Photo by Austin Foote

IsraelFest returned to campus Tuesday afternoon for its annual exhibition of Israeli food, history and culture. This year’s event brought the ever-popular falafel dish and camels to the center of campus.

The event was hosted by GT Hillel, a student-run campus organization that provides religious, social, community service and Israel Advocacy programs.

First-year ME major and vice-president of Israel Programming with GT Hillel, Isaac Wittenstein, organized IsraelFest this year. He emphasized the balance of information available to attendees that featured the technical advances being made in Israel with the traditions of its ancient origins.

“Because [Tech is] mainly a technology-centric institute, we wanted to bring in someone from the Israel-based company Given Imaging to showcase their PillCam and some other really interesting enterprises, while still integrating the liberal arts side by educating students on the history,” Wittenstein said.

Lior Koren, a fourth-year IE major, is the president of GT Hillel. Having joined GT Hillel during her freshman year at Tech, she has watched IsraelFest grow over the past several years.

“We’ve always had the camels, but since I was a freshman we’ve started bringing in different companies that work in Israel to present their new technologies, we’ve revamped almost all of our displays and we’ve added more interactive activities like giveaways and photos,” Koren said.

GT Hillel’s goal for the event was to bring a broad representation of Israeli and Jewish culture to Tech, with a special focus on the secular aspects of the culture, while educating students on some of the educational opportunities available to them.

“It has become much more cultural than political over the years, in the sense that we want to make people aware of how amazing Israel is beyond the conflicts that you hear about in the news concerning the Middle East,” Koren said. “We’ve also added more information about universities and study programs in Israel. Currently, Tech doesn’t have a specific study abroad program there, but we think it’s important to get students interested so that in the future it might become an option for them.”

Adam Klein, the student life coordinator of GT Hillel, attended IsraelFest and showed students how to write the phonetic pronunciation of their names in Hebrew. Klein learned Hebrew growing up in the Jewish prayer services attended by his family, which included readings and rites involving the religious texts of the Torah.

Klein encouraged people to learn the language, expand their perspective and engage with speakers as an opportunity to learn something new, because has many uses in modern society.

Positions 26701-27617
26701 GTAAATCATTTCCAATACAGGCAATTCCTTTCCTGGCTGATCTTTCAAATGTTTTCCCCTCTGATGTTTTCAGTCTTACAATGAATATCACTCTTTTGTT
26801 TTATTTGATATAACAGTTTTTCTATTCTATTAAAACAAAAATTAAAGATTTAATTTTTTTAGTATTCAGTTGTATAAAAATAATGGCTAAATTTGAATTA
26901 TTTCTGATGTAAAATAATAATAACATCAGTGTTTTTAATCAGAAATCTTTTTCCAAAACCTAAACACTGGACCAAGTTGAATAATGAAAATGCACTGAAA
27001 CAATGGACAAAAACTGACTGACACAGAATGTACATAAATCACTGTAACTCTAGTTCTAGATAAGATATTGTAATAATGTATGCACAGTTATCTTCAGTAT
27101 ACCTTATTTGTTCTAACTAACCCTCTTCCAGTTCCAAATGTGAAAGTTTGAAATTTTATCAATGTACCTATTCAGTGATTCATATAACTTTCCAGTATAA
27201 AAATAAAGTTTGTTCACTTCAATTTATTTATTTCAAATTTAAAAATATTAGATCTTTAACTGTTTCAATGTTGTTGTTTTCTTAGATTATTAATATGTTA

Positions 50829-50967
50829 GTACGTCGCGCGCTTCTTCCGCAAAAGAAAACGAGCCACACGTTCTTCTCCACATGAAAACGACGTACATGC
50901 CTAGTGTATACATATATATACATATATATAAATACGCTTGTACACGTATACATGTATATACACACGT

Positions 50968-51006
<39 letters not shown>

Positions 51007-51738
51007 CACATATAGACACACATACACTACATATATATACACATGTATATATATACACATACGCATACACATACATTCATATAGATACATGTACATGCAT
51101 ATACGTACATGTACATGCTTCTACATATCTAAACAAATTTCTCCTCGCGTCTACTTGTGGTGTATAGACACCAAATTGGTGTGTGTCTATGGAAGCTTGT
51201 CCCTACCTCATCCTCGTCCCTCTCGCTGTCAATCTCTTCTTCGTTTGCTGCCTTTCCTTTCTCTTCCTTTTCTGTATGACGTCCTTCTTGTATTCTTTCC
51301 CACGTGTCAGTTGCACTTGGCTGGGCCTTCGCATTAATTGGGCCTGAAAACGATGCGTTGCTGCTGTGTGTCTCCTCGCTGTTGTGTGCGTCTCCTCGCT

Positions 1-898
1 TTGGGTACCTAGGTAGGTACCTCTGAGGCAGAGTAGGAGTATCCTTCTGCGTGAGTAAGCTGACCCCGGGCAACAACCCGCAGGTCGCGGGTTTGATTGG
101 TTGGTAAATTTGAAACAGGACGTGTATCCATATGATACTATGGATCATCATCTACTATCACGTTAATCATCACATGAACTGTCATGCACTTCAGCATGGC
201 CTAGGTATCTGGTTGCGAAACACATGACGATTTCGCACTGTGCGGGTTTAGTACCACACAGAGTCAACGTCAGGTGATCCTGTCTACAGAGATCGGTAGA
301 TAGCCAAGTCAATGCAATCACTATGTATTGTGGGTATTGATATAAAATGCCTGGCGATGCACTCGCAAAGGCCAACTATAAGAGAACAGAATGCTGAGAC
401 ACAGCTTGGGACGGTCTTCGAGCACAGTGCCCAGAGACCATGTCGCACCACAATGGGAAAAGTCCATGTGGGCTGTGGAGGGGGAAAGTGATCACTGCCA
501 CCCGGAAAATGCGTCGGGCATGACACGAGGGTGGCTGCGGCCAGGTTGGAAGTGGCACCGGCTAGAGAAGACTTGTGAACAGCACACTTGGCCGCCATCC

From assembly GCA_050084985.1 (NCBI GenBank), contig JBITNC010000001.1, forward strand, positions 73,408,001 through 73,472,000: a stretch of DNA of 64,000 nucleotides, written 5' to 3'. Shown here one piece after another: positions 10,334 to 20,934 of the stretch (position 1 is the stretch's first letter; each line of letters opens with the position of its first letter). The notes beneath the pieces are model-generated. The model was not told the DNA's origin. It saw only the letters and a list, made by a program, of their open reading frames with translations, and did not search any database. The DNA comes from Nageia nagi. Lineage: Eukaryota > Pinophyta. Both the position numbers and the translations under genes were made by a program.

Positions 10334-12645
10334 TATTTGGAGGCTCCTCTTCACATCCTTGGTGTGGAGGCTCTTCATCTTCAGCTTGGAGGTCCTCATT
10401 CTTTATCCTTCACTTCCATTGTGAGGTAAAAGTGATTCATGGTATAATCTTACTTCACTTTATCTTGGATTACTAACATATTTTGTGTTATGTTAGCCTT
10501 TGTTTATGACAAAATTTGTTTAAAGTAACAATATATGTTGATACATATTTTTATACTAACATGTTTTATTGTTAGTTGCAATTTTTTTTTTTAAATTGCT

“Hebrew is the language of Israel, and for anyone who might be interested in traveling there, it’s valuable to learn it for that reason. It’s also the original language of the biblical text, and people who want to look at the biblical writings without having to rely on translated versions would benefit from knowing Hebrew,” Klein said.

“Additionally I would say that it’s fun to learn, and as a Semitic language that has a lot of differences from the Germanic languages that we’re more familiar with here. Even learning simple things like points that are used as vowels, how a word strings together and the right-to-left aspect that is shared in languages like Arabic, can be useful,” Klein said.

Noga Halevi, who has lived in Israel her entire life, came to the event as an emissary representing the large non-profit organization Jewish Agency for Israel. She found IsraelFest a great chance to give others a deeper understanding the country.

“I think it’s a great opportunity to bring Israel to everyone and not just the people who go on a daily basis to the Hillel or a synagogue. It shows people what Israel is really about, which includes our popular camels but also a really rich history and culture,” said.

For some who have visited Israel, the experience was an enlightening one that inspired many observations about the historical wealth of the country.

“My first experience was a religious trip with my family and synagogue, and my second was the Birthright program that I went on with GT Hillel. It was amazing to actually see so many of the things that I had been studying, and when you’re there it’s mind-blowing to realize that compared to the historic American buildings you might find in New England that were built 150 years ago, but some of the buildings there are 500 and 1500 years old. Those places bring the biblical ideas that we read about to life, which is incredible,” said Aaron Goldman, an eighth-year doctoral candidate in EE.

Hillel is the world’s largest international Foundation for Jewish Campus Life, and gives students attending more than 550 colleges and universities opportunities to explore and celebrate the Jewish culture through a global network of student leaders, professionals and lay leaders.

Tech’s Hillel chapter offers events throughout the year, such as weekly Tuesday Bagel Breaks with guest speakers, and their up-and-coming Challah for Hunger food drives.

For this year’s IsraelFest, Koren and Wittenstein hope that students who attended the event took away from it how much Israel has grown into a diverse technological and economic hub on the world stage.

“We want to have a day each year where students who don’t know much about Israel can ask questions to representatives who have been there and understand why it’s so important that the country exists,” Koren said.